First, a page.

• You should occasionally check the map. Travel can be tiring, and along the way we can see shiny things that distract us from where we want to go. Don’t be stuck in the tourist traps of life–take a break once in a while and refine your goals.

Choose where you want to go, and then put one foot in front of the other. It’s okay to stop for directions along the way and observe those who have gone before you. Bon voyage!

Your assignment, should you choose to accept it:
270. Do you know what your goals are in life? Where do you want to go? What are you doing to get there?

No sonic screwdriver required

This week geeks all over the world celebrated together as we rejoiced in the 50th Anniversary of Dr. Who. I went to a huge gathering last night at the EMP museum in Seattle and celebrated with other people who love the show. It’s good to commune with your tribe.

I’ve learned so much from the show about living a joyful life, so I thought I’d share some of that today in honor of this milestone. This applies whether or not you watch the show yourself.

  • There is value to be found everywhere. The Doctor once said: “In 900 years of time and space I have never met anyone who wasn’t important.” I agree, and I would add that this means that you, too, are important. Never forget this.
  • Don’t give up. Just as in baseball, “it’s not over until it’s over”. There is always time to remedy the most dire situation, and there are always more than two options. You may need to think outside the box, but you can usually find a way.
  • Travel is good. Without a T.A.R.D.I.S. (the flying blue police box) you may not be able to travel through time, but you can always go new places and meet people, and you may have a chance to save the universe. Take it.
  • Bring your sense of humor. There are some essentials one should not do without. The Doctor believes you should always bring a banana to a party (and this is debatable) but you should never leave your sense of humor behind. I have defeated the darkest of foes with this strongest of powers. You’re going to want to have it around.

Here’s hoping the show continues for a long time. I’ll be watching.

Your assignment, should you choose to accept it:
269. What shows or books have inspired you? Take a few moments to think about this question and write down some of the lessons you’ve learned. Extra credit: share a few of these lessons with others, either in the comments or with someone you know.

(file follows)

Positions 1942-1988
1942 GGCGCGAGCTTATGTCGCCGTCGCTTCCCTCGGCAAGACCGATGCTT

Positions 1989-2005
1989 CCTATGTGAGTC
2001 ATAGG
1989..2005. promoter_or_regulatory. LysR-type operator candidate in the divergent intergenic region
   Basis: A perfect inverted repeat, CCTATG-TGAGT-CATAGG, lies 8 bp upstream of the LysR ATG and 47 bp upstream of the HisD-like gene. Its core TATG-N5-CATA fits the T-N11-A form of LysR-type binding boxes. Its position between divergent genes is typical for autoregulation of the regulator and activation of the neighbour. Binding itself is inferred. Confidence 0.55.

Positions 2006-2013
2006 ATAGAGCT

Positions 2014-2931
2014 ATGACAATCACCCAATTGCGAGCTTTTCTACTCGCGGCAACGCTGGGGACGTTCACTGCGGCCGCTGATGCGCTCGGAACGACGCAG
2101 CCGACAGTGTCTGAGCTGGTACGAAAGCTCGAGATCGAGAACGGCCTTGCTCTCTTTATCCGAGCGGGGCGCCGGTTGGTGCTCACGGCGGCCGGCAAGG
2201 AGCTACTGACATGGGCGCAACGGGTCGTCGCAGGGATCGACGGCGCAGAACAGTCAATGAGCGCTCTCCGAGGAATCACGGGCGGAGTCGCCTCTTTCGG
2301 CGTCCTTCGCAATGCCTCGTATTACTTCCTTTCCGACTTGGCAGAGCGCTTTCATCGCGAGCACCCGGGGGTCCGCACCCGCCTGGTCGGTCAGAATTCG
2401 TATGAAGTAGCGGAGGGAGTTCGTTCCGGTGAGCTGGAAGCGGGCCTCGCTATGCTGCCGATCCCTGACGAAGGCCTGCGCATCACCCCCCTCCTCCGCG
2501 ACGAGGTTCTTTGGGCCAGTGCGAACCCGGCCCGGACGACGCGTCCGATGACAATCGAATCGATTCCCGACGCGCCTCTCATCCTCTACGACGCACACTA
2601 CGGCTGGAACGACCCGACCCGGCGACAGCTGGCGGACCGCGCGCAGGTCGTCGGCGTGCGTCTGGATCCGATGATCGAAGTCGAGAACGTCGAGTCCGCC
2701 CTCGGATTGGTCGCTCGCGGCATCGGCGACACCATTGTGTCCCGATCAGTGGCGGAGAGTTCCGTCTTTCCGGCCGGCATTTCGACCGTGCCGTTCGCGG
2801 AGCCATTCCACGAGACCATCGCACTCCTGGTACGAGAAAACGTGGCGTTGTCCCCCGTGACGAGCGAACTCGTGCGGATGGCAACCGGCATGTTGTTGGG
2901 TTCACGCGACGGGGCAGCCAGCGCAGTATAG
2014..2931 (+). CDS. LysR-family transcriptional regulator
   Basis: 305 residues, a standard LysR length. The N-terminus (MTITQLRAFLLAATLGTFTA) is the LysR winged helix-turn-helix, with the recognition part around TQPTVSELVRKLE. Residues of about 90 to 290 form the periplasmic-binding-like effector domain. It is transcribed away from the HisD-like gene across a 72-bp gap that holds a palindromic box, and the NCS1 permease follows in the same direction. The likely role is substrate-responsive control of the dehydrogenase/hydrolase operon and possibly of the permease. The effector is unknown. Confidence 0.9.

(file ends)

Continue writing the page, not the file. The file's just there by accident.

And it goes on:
A visit from the inspiration fairy

I write this blog to inspire others and to share some of what I learn as I wander about wholeheartedly pursuing joy. I am also inspired by other people, so today I thought I would share some of what has been thrilling me lately. Here are a few, in no particular order:

  • Winter in AshevilleThis is one of my very favorite blogs written by one of my very best friends (full disclaimer). If you like my blog you’ll love this one, too, and I particularly loved Laurel Winter’s recent essay about how we think about time and spend our moments.
  • A different sort of style article. I find my joy in many places, including articles about home decorating, and very geeky forms of storytelling. This article marries the two in a way that you most likely haven’t seen before.
  • Parenting: you’re doing it rightI don’t have kids, so I don’t usually read articles on parenting, but this came to my attention. Einstein once said that “imagination is more important than knowledge”. I found these parents’ approach to that statement inspiring.
  • The life of an artist. Danny Gregory is an artist who has inspired me to do many visual journals and to draw without fear. I love his joyful work which has been a journey of healing for him. This essay talks about the artistic path and how society views those who take it. He articulates many things I’ve been trying to express for years.
  • The future of storytelling. We live in a fabulous time when so much teaching is available for free on the web. I’m currently taking a free course on the future of storytelling which discusses all kinds of new things that are being done with story. You can still join if this is something that interests you. I’m learning a lot and having lots of fun.

I hope you will check out these links and enjoy some of them as much as I have. These articles have inspired me this week, and I want to shine their light out to all of you. Who knows what will happen next? Pass it on.

Your assignment should you choose to accept it:
268. Read some of the above links. Did they inspire you? Why or why not? For extra credit, share some of the things that have inspired you in the comments section. I’d love to learn from you, too!